Monday, July 01, 2019

LaConner Views

FROG HOSPITAL -- July 1, 2019

By Fred Owens

Dear LaConner Friends,

I moved down to California almost nine years ago, after living for so many years in LaConner. I have been back several times for a visit, but even so I am starting to feel not so connected to my old home. It was almost 25 years that I lived there, more than anyplace else, even my childhood home back in the suburbs of Chicago, so I will always be a part of LaConner. I read today about the new library being planned. That is such a good idea. I can still close my eyes and walk around town in my imagination, but I am starting to forget things like who used to own At's a Pizza -- oh, that was Judy Iversen.... and I can see Dean Flood's little old red house, although Dean is gone and so is the house.
But Frog Hospital marches on. We are encouraging more group participation in the writing of it, so tell me what's on your mind. Picture yourself just finishing your morning cup of coffee and taking a look out the window. What do you see?
And honestly, how well are you getting along with everybody else in LaConner?
Please send me a story, even a wry tidbit.
It will appear in an upcoming issue of Frog Hospital.
Also, Laurie and I expect to visit the Old Towne sometime in October, so see ya then,
Here is how people in LaConner responded to my letter

Denise Hollister So I’ve lost that connection to La Conner even though I only live across the valley in Bow. It is not the same La Conner of our memories of past. Too many of the ole folks have passed on for me. All the artists that have passed on, including Dana and Joel from Edison. Bill Slater, Guy Anderson, I know, so many more. John Kagoris, then way back, Charlie Berg, and I first met Bob Hollister there, playing at the La Conner Tavern.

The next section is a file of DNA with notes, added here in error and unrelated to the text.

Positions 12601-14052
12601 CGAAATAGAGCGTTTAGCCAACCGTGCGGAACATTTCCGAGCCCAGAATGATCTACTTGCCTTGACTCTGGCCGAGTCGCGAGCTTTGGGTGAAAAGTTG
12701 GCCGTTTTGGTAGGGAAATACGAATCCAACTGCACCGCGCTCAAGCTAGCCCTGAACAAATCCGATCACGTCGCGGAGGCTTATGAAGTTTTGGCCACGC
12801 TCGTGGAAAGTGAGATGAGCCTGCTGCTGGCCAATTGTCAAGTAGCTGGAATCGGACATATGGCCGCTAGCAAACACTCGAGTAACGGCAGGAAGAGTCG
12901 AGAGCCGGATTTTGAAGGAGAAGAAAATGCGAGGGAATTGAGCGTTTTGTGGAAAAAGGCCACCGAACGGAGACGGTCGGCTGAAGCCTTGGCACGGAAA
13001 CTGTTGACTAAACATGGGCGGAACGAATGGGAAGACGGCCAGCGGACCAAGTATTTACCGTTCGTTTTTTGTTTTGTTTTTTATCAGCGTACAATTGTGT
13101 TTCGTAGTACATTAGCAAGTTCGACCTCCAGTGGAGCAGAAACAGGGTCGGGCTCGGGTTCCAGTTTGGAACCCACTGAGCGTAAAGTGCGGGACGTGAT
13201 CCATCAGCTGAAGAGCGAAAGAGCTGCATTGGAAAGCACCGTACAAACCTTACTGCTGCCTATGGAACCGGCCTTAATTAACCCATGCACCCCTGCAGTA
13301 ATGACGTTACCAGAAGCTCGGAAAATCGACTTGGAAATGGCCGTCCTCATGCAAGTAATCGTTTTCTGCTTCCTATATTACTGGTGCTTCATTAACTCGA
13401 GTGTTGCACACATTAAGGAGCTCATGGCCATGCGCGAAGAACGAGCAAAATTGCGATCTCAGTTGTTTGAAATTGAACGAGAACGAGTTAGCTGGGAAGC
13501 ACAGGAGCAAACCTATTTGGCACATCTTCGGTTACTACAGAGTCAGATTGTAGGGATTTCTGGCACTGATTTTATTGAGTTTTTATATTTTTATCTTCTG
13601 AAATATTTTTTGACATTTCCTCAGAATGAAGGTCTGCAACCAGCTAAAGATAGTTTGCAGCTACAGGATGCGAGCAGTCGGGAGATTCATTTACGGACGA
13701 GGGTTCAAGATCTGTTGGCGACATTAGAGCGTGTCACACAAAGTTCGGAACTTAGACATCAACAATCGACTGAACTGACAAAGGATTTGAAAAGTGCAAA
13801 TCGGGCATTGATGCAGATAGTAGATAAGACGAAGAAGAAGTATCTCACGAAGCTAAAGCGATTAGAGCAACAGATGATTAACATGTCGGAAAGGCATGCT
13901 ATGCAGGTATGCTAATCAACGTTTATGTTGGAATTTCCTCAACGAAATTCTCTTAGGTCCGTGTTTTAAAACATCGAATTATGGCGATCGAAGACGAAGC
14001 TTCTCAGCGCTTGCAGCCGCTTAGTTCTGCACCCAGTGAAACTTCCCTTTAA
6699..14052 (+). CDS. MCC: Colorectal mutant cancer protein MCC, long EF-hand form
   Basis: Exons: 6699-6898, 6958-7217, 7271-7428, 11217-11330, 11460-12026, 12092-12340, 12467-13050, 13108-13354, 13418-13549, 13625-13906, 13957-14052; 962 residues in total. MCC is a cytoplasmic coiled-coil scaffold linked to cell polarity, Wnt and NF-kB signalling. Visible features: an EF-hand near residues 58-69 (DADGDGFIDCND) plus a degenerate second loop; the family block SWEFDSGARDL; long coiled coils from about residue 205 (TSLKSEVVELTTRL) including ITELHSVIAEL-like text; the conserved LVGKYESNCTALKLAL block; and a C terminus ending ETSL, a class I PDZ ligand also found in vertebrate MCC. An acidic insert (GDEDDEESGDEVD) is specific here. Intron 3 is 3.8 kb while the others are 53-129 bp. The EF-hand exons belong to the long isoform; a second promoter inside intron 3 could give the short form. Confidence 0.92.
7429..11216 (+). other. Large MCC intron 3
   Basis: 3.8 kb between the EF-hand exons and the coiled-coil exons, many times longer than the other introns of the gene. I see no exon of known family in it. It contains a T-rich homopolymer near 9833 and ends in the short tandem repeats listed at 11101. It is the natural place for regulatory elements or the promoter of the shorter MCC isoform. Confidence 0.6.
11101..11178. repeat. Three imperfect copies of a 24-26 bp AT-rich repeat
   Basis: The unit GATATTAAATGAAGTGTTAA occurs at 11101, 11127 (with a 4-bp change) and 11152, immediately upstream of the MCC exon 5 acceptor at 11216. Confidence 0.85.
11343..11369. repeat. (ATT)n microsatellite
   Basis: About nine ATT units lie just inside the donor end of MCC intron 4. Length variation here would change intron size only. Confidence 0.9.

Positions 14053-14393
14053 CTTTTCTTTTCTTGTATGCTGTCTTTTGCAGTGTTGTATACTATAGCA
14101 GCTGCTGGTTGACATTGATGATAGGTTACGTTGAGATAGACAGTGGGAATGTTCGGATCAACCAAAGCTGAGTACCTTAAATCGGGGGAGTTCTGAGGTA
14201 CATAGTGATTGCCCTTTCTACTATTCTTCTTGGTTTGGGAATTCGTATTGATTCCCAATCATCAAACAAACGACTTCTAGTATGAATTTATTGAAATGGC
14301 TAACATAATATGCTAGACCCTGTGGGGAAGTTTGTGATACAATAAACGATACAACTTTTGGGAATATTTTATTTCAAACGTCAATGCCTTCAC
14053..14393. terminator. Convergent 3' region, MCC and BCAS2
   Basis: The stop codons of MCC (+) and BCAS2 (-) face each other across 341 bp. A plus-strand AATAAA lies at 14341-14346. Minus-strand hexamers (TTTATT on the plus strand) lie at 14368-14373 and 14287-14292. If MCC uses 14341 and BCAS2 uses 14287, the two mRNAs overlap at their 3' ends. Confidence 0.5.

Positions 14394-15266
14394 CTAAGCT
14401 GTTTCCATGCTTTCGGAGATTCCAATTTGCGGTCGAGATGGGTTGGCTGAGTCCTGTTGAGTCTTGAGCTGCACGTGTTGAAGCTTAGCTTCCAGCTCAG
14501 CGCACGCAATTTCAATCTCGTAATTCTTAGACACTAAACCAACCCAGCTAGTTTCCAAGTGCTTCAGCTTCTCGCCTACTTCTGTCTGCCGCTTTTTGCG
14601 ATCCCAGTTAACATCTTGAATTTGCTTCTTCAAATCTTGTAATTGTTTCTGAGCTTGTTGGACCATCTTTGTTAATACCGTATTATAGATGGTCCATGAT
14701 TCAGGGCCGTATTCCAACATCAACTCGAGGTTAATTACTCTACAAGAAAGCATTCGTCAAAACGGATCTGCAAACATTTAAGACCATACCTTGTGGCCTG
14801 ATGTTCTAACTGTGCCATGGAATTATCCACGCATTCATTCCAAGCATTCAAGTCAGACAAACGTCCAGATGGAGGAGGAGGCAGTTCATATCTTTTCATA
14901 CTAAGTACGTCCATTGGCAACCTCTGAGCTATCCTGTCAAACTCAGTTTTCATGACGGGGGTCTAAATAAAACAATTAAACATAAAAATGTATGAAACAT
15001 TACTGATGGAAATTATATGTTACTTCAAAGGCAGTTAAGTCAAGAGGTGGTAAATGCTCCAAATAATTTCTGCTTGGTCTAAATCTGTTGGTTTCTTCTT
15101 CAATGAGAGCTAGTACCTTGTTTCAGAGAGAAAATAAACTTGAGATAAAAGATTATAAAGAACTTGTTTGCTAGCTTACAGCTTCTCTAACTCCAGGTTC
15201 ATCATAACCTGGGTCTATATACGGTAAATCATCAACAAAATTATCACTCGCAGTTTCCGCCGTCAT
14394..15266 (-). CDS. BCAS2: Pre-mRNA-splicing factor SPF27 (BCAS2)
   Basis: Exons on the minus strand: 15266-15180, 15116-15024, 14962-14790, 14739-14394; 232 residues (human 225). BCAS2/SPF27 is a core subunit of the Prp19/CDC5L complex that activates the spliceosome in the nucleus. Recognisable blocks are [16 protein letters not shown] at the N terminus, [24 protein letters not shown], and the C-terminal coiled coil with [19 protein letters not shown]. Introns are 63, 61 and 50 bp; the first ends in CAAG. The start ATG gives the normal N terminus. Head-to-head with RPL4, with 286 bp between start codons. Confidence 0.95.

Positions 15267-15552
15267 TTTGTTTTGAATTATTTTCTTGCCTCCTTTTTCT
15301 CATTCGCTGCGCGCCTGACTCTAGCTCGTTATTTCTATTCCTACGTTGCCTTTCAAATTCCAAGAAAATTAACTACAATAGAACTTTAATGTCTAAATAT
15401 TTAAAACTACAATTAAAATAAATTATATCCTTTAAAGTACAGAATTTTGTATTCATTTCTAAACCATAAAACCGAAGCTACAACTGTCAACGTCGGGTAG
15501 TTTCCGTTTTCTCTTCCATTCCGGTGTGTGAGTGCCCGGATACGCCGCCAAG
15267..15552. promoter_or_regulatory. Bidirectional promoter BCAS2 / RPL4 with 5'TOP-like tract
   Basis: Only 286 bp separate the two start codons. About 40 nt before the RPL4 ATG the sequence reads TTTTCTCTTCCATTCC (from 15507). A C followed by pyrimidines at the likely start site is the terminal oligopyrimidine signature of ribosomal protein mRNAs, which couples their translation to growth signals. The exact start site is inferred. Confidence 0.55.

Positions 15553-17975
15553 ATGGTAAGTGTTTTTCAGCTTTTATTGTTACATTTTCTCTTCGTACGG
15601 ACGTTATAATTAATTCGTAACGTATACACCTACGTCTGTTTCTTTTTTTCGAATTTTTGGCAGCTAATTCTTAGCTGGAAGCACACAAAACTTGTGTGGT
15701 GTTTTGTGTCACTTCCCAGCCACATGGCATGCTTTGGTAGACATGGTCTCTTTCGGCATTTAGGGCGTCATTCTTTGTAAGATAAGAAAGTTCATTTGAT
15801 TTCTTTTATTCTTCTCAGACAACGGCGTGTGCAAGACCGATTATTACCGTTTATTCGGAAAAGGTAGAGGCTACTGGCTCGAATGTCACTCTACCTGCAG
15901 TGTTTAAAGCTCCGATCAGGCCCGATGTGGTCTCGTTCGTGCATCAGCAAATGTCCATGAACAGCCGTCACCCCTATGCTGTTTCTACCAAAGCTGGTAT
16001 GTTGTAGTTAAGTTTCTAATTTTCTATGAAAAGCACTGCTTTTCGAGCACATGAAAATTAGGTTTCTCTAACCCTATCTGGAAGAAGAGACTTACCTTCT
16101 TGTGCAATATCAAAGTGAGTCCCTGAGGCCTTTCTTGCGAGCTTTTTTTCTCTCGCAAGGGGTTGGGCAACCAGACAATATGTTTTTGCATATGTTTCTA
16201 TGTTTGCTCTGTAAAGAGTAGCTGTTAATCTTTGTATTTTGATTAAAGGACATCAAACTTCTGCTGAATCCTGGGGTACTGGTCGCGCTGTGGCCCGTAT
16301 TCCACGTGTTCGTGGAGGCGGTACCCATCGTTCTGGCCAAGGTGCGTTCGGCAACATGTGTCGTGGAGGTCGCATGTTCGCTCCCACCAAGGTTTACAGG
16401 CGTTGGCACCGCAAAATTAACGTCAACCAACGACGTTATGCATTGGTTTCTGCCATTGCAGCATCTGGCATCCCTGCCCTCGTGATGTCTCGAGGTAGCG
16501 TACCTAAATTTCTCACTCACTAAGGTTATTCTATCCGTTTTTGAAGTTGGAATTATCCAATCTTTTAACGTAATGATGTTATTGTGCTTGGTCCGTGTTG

Peter Goldfarb. Fred, I recall a meeting (1987/88?) when the younger, outraged "Locals" got together with the Chamber of Commerce to protest all the recent publicity promoting tourism to La Conner. I had been guilty of some of that, and the White Swan on my sign had been beheaded. Tom Robbins (who brought in a good share) spoke of "the old days", and how he liked it better without the tourists and how they had ruined it for him. Then, long time, senior resident Roberta Nelson, who grew up in La Conner, leaned over to me, and whispered in my ear: "And I liked it here before Tom Robbins". There was life before we got there, and there will be life after we are gone. Nothing stays the same. In reference to the comment above, I know people who complain about all the new tourist activity in Bow/Edison. Good luck with your projects.

Maggie Collinge. Fred, Larry and I moved to Anacortes almost 7 ears ago now. I go to La Conner to Dr. Fischer to get my teeth cleaned and to Lizz, for a haircut. I now go to the Episcopal Church here in Anacortes. It was just too much driving to keep up with church activity at the United Methodist Church in La Conner though I miss the people there. I attended church there for over thirty years. I can ride my bicycle to church and to many other places here in Anacortes. I was too far from La Conner to ride my bike on a regular basis when we lived out on Snee Oosh Road. I do like making the occasional trip to La Conner with folks who have come from out of town; I always see somebody I know and take the time to have a visit when that happens.